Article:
When considering a Fed.R.Civ.P. 12(b)(6) motion to dismiss, the Court must regard the "factual allegations in the complaint... as true." Scheid v. Fanny Farms Candy Shops, Inc., 859 F.2d 434, 436 (6th Cir. 1988) (quoting Windsor v. The Tennessee, 719 F.2d 155, 158 (6th Cir. 1983)). "While a complaint attacked by a Rule 12(b)(6) motion to dismiss does not need detailed factual allegations, a plaintiff's obligation to provide the grounds' of his entitle[ment] to relief' requires more than labels and conclusions, and a formulaic recitation of the elements of a cause of action will not do." Bell Atl. Corp. v. Twombly, 550 U.S. 544, 555 (2007). To survive a motion to dismiss, a plaintiff's factual allegations in the complaint "must be enough to raise a right to relief above the speculative level." Id. The plaintiff must plead "enough facts to state a claim to relief that is plausible on its face" and to nudge his claim "across the line from conceivable to plausible." Id. at 570.
A. 42 U.S.C. § 1983 Claim
Stevens asserts a claim arising under 42 U.S.C. § 1983 against both defendants Hammond and Holliday. (DE 1). Stevens asserts that the defendants "deprived Plaintiff [Stevens] of her right to due process when, under color of law, they suspended Plaintiff from her position as Superintendent of Breathitt County Schools and/or left her on suspension from her position of Superintendent of Breathitt County Schools, without providing notice of the allegations against her, an opportunity to respond to those allegations against her, and/or a hearing on the matter." (DE 1, p. 7). Thus, Stevens asserts that defendants violated her due process rights 1) by suspending her from her position without providing notice or a hearing and/or 2) by knowing about the due process violation and leaving her on suspension without offering due process.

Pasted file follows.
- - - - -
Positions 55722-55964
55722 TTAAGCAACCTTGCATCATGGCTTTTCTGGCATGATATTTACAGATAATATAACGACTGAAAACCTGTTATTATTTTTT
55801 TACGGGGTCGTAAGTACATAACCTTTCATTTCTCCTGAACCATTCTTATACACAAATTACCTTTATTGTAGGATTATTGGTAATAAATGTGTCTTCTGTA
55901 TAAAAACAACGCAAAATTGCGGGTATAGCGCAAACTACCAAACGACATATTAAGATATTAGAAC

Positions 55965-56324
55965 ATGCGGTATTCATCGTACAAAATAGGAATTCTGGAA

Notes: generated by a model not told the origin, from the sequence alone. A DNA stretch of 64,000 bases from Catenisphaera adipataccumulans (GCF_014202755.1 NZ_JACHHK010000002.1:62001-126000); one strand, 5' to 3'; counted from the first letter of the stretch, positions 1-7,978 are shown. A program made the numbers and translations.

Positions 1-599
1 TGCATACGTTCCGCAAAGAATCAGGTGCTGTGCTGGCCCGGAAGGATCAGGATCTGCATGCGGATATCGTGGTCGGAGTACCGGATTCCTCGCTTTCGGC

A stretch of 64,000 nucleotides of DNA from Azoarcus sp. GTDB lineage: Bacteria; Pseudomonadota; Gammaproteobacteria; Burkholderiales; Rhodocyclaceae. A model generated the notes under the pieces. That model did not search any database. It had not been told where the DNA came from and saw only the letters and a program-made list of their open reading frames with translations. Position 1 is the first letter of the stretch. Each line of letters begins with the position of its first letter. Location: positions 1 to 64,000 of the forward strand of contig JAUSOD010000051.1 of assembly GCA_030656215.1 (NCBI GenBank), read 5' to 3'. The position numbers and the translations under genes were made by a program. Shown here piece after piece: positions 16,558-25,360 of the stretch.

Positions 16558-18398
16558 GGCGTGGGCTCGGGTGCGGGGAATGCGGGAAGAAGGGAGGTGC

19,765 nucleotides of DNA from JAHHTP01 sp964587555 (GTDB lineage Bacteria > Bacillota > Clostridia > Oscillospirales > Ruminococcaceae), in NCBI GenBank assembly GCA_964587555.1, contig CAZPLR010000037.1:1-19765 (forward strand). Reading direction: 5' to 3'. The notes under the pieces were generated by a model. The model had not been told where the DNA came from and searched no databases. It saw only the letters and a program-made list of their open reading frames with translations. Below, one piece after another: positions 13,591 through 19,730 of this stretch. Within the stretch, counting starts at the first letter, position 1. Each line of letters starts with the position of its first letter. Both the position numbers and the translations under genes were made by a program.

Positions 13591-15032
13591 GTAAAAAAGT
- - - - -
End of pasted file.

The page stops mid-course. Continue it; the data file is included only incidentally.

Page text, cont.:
The claim against defendants Hammond and Holliday fails as a matter of law. "This Court has consistently held that damage claims against government officials arising from alleged violations of constitutional rights must allege, with particularity, facts that demonstrate what each defendant did to violate the asserted constitutional right. " Heyne v. Metro. Nashville Pub. Sch., 655 F.3d 556, 564 (6th Cir. 2011) (emphasis added). Therefore the Court must determine whether Stevens has asserted facts sufficient to establish a plausible constitutional violation by each individual defendant. Id. As to Hammond and Holliday, Stevens fails to state a plausible constitutional violation.